Looking at the totality of the Gurus’ teachings and our history in war and peace, I believe the interpretation here should not be quite so literal. This is not the place for a fuller analysis of the line but the idea of “war” here points to the enemies within the self that undermine us all.

 

The Second Amendment endows Americans with the right to be armed. The meaning is to be prepared for war, not to engage in war needlessly, and not to strut around looking for a fight. The Sikh teaching on being armed (shastar-dhari) needs to be similarly interpreted. In the present reality, being intellectually, morally, mentally, spiritually as well as physically disciplined and prepared speaks of many different weapons and a different armory. As always, the most powerful weapon remains the mind.

 

The Gurus were not pacifists, nor are the Sikhs, but Sikhi exemplifies certain conditions for rebellion and war. A moral revolution precedes resistance, rebellion and war. Non-violent methods of conflict resolution must be ernestly exhausted. You do not go looking for war; it must be thrust upon you. Wars are not to be fought for conquering territory, enslaving others or for economic benefit. Weapons are not picked up lightly; they are never to be used without grave and long consideration. Alternatives must always continue to be explored even during war. And arms must be laid down as soon as feasible alternatives appear.

 

The pursuit of justice makes a just war. A fallen enemy is to be treated as one’s own, and non-combatants must be protected.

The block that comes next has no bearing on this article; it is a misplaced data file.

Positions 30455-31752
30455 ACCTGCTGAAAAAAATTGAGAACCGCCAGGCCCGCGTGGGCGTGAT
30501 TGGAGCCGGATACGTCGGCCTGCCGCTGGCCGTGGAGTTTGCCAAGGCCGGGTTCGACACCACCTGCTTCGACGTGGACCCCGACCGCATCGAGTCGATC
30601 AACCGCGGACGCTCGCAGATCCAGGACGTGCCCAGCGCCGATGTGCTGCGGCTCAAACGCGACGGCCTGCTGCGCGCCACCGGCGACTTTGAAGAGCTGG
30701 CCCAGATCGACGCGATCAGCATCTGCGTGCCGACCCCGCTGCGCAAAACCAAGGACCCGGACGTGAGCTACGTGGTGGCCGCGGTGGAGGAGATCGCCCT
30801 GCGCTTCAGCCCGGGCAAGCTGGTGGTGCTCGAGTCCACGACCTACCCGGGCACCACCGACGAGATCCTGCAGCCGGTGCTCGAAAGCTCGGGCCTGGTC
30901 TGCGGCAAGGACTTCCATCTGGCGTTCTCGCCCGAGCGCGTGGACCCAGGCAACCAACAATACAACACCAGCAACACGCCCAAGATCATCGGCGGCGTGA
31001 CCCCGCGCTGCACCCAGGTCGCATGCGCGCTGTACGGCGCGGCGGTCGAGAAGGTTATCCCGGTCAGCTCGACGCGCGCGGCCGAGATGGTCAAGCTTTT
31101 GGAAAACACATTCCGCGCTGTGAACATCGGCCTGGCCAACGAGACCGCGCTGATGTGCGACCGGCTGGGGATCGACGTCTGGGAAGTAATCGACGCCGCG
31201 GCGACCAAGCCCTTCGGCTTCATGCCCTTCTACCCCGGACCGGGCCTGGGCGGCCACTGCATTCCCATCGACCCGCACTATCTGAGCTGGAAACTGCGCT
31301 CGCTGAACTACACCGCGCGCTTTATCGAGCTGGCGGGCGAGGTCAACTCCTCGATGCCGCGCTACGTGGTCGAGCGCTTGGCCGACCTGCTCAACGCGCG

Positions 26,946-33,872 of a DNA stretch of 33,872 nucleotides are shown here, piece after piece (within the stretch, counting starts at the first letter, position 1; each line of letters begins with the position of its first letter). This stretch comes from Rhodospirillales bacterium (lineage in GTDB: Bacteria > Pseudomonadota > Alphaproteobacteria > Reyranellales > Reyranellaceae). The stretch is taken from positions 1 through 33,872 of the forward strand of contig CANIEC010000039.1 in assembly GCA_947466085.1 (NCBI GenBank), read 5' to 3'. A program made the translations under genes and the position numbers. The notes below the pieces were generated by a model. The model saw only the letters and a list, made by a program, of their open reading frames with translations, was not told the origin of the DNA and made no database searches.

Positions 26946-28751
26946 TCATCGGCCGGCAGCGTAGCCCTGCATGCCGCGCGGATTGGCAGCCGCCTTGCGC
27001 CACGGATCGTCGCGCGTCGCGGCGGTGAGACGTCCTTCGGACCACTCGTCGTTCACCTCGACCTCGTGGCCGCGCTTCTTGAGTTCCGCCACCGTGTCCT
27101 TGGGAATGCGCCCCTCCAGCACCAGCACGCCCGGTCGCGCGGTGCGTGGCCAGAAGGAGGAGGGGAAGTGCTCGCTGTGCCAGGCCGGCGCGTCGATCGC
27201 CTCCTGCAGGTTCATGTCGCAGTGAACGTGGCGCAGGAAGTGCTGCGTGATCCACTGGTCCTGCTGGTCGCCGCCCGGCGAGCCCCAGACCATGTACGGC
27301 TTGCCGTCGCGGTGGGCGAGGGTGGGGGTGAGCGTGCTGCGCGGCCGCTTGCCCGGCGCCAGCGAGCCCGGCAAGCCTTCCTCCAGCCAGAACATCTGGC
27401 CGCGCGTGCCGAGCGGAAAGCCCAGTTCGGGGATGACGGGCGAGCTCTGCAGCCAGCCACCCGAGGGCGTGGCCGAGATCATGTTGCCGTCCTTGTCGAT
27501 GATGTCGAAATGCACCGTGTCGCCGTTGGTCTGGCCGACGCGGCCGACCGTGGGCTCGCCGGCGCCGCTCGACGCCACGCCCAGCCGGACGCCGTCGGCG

Even so, forgiveness remains at the core of all actions.

 

From such reasoning, I conclude that the Gurus exhorted Sikhs to fight everyday on the battlefield of the mind. This is a battle that needs to be waged every day.

 

Wars become just, not because they are winnable or beneficent to us, not because they are ours, but because they are unavoidable, the cause is just and all other means have failed.

 

I end as I began – with Camus: Don’t wait for the last judgment – it takes place every day.

 

[Part of this essay is derived from: “Some Wars Are Just” inThe World According to Sikhi, by I.J. Singh, 2006. The Centennial Foundation, Toronto, Canada.]

 

 

 

Dr. Inderjit (IJ) Singh is a professor at New York University and a member of SikhRI’s Board of Directors. He has published several books on the Sikh journey and is a frequent contributor to Sikh blogs.